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Do not worry about resolutions; take care of yourself

“New year, new me,” right? It seems kind of unrealistic to expect much to change overnight, but that should not discourage us from wanting to work on ourselves.

As the end of the year approaches, we start promising ourselves next year we will be different and we will be better.

We welcome the New Year. We ask that it brings us joy, equips us for any struggles we may face and helps us achieve our New Year’s resolutions.

“Self improvement is incredibly important, and New Year’s resolutions help you start with a specific goal in mind,” sophomore economics major Zachary Koziol said.

But how effective are New Year’s resolutions? How long do they last before we throw in the towel?

“I make New Year’s resolutions, and I actually do try to stick with them, especially if it is health related, like increasing my miles when I run,” senior health and human performance major Adam Diaz said.

According to Fortune, the top 10 resolutions are personal in nature, including weight loss, organization, financial discipline, fitness and habit quitting.

“However, it can be hard to commit for the full 12 months,” Diaz said.

According to Forbes, only 8 percent of those who make resolutions achieve their goals.

So is there a reason people do not stick to their resolutions?

“The turn of a calendar year has no significance. Cold weather is definitely not going to give you more motivation, all it is going to do is make you want to lay in bed,” junior broadcast media major Tyler Hughes said.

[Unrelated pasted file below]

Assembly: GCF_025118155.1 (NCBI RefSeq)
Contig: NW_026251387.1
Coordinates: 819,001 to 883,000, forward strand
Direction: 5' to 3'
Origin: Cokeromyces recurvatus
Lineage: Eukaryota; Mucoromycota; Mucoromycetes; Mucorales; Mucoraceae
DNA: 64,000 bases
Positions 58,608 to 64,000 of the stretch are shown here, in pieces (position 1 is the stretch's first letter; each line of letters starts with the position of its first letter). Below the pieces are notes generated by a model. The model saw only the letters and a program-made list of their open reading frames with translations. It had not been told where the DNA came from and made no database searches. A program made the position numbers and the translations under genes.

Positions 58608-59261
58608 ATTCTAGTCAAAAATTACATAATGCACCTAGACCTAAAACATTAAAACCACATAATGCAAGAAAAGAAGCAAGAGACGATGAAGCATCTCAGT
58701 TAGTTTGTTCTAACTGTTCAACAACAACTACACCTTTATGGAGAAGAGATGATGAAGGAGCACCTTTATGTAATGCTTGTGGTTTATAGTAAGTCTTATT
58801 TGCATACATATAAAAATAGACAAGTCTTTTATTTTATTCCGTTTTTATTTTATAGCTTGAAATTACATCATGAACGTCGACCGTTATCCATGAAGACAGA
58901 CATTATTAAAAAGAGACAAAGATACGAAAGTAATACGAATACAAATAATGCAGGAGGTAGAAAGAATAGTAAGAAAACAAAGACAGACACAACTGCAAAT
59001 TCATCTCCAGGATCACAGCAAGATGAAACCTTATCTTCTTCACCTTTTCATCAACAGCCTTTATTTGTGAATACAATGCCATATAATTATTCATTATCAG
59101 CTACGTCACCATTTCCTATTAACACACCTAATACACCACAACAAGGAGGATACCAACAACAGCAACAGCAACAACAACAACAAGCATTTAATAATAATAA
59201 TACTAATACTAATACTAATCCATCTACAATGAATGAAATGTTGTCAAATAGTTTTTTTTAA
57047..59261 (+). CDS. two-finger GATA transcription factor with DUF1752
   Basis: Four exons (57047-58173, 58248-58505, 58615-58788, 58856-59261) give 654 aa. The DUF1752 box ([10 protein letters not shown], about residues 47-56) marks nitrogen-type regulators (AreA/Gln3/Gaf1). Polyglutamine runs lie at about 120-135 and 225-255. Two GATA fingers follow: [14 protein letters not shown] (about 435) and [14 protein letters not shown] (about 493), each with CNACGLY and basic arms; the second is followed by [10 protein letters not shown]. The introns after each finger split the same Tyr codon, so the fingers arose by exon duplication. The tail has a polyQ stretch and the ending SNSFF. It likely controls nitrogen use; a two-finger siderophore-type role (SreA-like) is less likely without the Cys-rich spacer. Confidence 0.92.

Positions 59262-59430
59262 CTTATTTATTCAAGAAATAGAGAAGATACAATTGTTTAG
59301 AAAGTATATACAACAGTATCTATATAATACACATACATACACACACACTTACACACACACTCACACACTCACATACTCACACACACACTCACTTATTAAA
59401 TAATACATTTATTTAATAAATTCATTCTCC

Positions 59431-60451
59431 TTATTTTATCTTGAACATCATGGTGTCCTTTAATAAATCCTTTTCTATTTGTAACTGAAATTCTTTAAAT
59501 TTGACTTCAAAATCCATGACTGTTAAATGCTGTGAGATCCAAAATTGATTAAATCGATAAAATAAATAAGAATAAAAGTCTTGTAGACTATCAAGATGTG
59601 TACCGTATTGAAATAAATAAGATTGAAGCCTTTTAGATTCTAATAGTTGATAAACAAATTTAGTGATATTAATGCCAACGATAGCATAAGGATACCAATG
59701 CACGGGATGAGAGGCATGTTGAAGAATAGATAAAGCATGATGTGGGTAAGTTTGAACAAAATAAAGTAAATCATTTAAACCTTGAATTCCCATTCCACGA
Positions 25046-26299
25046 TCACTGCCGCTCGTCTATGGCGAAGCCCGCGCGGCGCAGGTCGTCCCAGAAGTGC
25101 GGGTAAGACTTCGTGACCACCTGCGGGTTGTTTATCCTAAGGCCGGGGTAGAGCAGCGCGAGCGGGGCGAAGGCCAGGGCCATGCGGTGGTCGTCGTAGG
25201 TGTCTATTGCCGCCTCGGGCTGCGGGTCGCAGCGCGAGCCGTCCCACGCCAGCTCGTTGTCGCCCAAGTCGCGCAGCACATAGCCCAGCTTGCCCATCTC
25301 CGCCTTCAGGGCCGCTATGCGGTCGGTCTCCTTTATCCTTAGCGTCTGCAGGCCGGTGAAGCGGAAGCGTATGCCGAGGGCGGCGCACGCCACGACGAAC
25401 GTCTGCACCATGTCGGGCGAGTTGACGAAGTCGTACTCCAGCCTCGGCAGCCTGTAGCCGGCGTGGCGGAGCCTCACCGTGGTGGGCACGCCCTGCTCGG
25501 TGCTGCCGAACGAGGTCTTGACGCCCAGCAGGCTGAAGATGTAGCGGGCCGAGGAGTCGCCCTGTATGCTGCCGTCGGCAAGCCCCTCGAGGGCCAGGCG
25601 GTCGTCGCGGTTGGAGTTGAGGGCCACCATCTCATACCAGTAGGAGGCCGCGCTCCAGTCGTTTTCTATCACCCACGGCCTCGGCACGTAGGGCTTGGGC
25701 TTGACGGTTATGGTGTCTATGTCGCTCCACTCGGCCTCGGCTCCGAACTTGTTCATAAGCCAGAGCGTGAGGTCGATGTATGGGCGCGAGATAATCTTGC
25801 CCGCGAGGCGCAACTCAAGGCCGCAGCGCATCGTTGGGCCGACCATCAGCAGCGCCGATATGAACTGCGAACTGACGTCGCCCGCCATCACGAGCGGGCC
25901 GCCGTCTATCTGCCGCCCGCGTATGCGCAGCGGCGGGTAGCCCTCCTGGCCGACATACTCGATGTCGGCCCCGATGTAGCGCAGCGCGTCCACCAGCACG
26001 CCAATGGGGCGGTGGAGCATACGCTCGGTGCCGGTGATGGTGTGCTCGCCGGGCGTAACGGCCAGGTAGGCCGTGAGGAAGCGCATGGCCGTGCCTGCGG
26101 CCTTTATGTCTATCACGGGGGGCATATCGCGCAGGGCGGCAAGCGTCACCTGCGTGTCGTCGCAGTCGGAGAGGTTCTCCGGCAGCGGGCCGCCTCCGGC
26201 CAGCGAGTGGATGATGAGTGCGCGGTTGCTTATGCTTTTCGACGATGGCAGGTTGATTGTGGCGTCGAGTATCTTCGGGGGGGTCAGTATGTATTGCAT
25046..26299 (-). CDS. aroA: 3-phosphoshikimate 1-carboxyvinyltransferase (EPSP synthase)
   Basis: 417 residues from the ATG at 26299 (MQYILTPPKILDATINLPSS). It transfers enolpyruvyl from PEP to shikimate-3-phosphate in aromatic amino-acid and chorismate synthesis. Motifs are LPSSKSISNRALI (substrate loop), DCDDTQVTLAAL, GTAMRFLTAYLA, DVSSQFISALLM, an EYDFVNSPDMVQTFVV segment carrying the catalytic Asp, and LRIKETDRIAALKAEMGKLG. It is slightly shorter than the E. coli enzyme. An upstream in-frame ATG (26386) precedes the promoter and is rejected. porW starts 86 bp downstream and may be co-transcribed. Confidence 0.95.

It is important to not expect too much from yourself. Most of the time people abandon their New Year’s resolutions because they pile too much on themselves.

According to Fortune, resolutions normally reflect short-term thinking. Some professionals believe many people do not have a plan to achieve these “goals”, while others believe that many rush into an idea, like weight loss, without a plan to sustain the goal once it is reached.

The cool thing is that New Year’s resolutions are about personal growth. If you do not achieve your goals, it is not the end of the world. You can always start again tomorrow, next week, next month or even next year.

Whether your resolution plans consist of saving more, traveling more, reading more or exercising more, just be realistic, start small and remember you do not have to rush. If things are hard on day one, know you have 364 days to keep trying.

About Lynsie Cook

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